Starting July 1, stores, restaurants and other establishments in Maine will no longer provide single-use plastic bags for customers, save for a few exceptions. Thick reusable plastic bags and paper bags will be available for purchase for 5 cents each, but the easiest way to avoid the extra fee — and help the planet out along the way — is to bring your own reusable bags.
The world of reusable bags is surprisingly vast, with many different styles to choose from that all require different care.
David Madore, deputy commissioner of the Maine Department of Environmental Protection, said that the best reusable bag for you will depend on your lifestyle and budget. Some good options might include lightweight, packable fabric bags that snap up or roll up into a small packet, which are especially useful if you have trouble remembering your reusable bags. Thick, machine-washable cotton or hemp bags are also a good option that will last for years, though they may cost more upfront. Or you could make a bag from an old t-shirt.
“These are very easy to make, free of charge if you have an old shirt to repurpose, surprisingly strong and stretchy to accommodate a lot of groceries and are machine washable,” Madore said.
Remember to clean the bags if they get soiled, as a store may refuse to fill your bag if it is not clean. The best cleaning method will depend on the type of bag you use.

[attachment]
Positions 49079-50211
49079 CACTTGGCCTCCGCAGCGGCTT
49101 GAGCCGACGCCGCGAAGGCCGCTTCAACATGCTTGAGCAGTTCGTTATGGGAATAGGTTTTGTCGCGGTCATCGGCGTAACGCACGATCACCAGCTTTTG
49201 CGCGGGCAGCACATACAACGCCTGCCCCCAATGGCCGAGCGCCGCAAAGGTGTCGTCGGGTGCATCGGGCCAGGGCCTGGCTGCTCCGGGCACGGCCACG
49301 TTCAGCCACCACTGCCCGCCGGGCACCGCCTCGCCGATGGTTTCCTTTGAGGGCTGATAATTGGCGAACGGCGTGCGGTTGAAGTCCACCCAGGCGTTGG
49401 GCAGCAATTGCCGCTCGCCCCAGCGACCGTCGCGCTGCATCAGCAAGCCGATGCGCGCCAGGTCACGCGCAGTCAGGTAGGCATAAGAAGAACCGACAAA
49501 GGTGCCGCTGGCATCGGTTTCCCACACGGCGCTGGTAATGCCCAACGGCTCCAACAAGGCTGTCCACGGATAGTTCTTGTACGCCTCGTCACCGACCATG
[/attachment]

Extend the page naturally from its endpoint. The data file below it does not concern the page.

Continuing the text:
“Flexible cloth bags from woven material can be thrown into a washing machine while a non-woven reusable bag made from plastic is easy to spray and wipe down with a cloth to keep clean,” Madore said. “One tip is not to machine wash a non-woven bag as that can shorten its useful life, producing [cracks] and rips in the fabric.”
One of the most important things about using reusable bags from a sustainability perspective is to actually use them. Producing reusable bags takes a fair amount of resources, and life cycle analyses show you have to use them a number of times depending on the material to make up for the environmental cost of producing them in the first place.
If you have trouble remembering your reusable bags, Madore recommended leaving your reusable bags with items that you wouldn’t leave home without, like car keys or your wallet.
“Reusable bags are a safe and convenient option for shopping and many Mainers have found it helpful to leave a few in their car or entryway so they don’t forget them,” said Sarah Nichols, director of the Natural Resources Council of Maine’s Sustainable Maine program.
If you forget your bags, you can also ask the store for a spare cardboard box to load groceries.
“Or, if you drove to the store, you could forgo bags and place your groceries right back into the shopping cart, then unload them into your vehicle from the cart,” Madore said.
Also, Madore said to remember that the five-cent paper bags and thick plastic bags can be reused, too, the latter up to 75 times.
Madore recognized that the bill will take some adjusting for consumers.
“Remembering bags is a habit and it may take time to adjust – do the best you can to set yourself up for success by keeping bags where you will see and remember them,” Madore said.